Brisk racing at Brno

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Photos: MotoGP

BRNO, Czech Republic – Well, the pressure is off Marc Marquez to run a perfect season, as the Spanish wunderkind finally did not win a Moto GP, ending his string at 10 on the trot. That’s something only Giacomo Agostini and Mick Doohan have done before. Instead, 138,000 fans saw the win go to his Repsol Honda team-mate Dani Pedrosa, his first victory since Sepang in Malaysia in 2013.

The Spaniard said, “I am very happy to have won this race! This year … we have an amazing rival in Marc, who has had great performances at every round so far. Maybe today wasn’t his best day, but I think that we also worked very well this weekend. Bringing home the win for the team feels fantastic”

Pedrosa was followed to the flag by the Yamaha duo of Jorge Lorenzo and Valentino Rossi, the latter after a hard scrap with Marquez, who finished fourth. Marquez said, “Today was one of those Sundays in which I neither felt completely comfortable, nor had found the best setup for the bike. It wasn’t down to a mistake by me or by the team, it was simply that we didn’t have the same feeling as on other Sundays. In a way it’s taken a weight off my shoulders, as now people won’t be asking me if I can win every race anymore!”

Lorenzo rode a strong race, leading early, losing first spot to an on-fire Pedrosa, then nearly catching him up again at the end. Pedrosa was the only one of the front-runners to use the softer option rear tire, and team manager Wilco Zeelenberg figured the sun coming out and warming the track during the middle of the race hurt Lorenzo’s front grip during the time that Pedrosa extended his lead.

Rossi rode the race under painkillers, as he'd injured his hand in practice.
Rossi rode the race under painkillers, as he’d injured his hand in practice.

Rossi, riding under painkillers after damaging a finger in a scary high-speed crash in the last practice session before qualifying, was ecstatic at being on the podium again, even if it wasn’t the top step. “I’m very happy about this result, because it was a difficult weekend. Yesterday I crashed and injured my finger. This morning it was very bad when checking the setting also with pain making it difficult to ride  … Unfortunately I lost a bit of time on the first laps … but after I found the rhythm and then it was a great pleasure to beat Marc. He was sliding and had a problem so he wasn’t fast enough. Of course we tried to arrive more in front but the third place was not so bad in Brno because Dani and Jorge rode a very strong race.”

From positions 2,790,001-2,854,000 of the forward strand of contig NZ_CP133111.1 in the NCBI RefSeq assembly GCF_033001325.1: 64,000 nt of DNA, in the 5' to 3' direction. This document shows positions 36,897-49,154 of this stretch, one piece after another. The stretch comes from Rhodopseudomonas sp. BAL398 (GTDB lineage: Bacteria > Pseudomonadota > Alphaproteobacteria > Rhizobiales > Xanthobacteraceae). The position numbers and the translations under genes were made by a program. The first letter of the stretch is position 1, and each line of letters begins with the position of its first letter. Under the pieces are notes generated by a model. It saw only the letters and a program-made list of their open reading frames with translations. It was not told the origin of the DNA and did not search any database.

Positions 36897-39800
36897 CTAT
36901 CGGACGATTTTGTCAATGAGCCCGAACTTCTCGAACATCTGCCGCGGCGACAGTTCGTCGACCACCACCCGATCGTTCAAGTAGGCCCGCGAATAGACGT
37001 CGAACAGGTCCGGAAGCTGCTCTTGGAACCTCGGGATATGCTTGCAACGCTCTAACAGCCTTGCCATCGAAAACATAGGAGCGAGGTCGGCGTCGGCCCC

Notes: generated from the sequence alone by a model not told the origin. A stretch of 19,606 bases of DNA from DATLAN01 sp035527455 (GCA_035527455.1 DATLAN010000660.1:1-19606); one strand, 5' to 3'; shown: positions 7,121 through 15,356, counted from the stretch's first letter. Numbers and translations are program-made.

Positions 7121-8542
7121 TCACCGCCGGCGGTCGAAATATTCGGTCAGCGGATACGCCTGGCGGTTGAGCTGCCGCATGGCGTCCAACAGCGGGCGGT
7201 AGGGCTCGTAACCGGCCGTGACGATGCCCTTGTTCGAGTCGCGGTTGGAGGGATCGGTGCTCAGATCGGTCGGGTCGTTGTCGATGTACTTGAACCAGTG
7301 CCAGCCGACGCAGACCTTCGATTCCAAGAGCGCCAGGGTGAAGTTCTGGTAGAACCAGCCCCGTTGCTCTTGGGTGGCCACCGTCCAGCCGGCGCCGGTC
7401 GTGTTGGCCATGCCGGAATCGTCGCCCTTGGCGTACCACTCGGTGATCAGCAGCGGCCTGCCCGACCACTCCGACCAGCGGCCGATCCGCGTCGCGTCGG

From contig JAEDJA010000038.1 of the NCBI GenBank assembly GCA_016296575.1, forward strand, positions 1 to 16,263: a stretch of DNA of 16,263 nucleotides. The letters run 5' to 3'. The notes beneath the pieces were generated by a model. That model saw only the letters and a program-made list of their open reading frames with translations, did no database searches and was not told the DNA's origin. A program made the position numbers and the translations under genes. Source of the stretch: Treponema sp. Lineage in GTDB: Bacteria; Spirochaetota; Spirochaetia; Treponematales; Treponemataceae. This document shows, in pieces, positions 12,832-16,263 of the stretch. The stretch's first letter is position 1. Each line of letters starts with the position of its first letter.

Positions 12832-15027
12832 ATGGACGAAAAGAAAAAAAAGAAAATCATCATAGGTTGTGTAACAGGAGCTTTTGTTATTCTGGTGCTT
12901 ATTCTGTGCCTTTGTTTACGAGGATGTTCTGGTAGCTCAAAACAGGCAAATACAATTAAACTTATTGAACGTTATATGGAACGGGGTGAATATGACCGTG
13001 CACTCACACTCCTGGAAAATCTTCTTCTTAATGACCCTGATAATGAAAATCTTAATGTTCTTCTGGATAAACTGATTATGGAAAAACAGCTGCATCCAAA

Ducati had a bit of a mixed day, with Andrea Ianonne and Andrea Dovizioso grabbing the next two spots, while poor Cal Crutchlow had a crash because “I made a mistake in the braking in turn 3, had to avoid Aleix Espargarò in front of me and swerved off the track.” He pulled something in his shoulder in trying to save the bike. He managed to restart, but the Ducati got its electronics scrambled after being turned off and on. The bike couldn’t locate itself via the track timing loops, so was supplying the wrong engine power maps everywhere. Very dangerous, and the second time this has happened to Crutchlow, who found the unrideable bike and the pain too much and soon retired.

Dovizioso and Iannone finished close together in fifth and sixth, but Cal Crutchlow managed to screw up his shoulder, and his bike's electronics, going off-track, and had to retire.
Dovizioso and Iannone finished close together in fifth and sixth, but Cal Crutchlow managed to screw up his shoulder, and his bike’s electronics, going off-track, and had to retire.

The rest of the top 10 was filled out by Stefan Bradl, Aleix Espargaro, Bradley Smith (bitterly disappointed at the result after qualifying fourth), and Alvaro Bautista.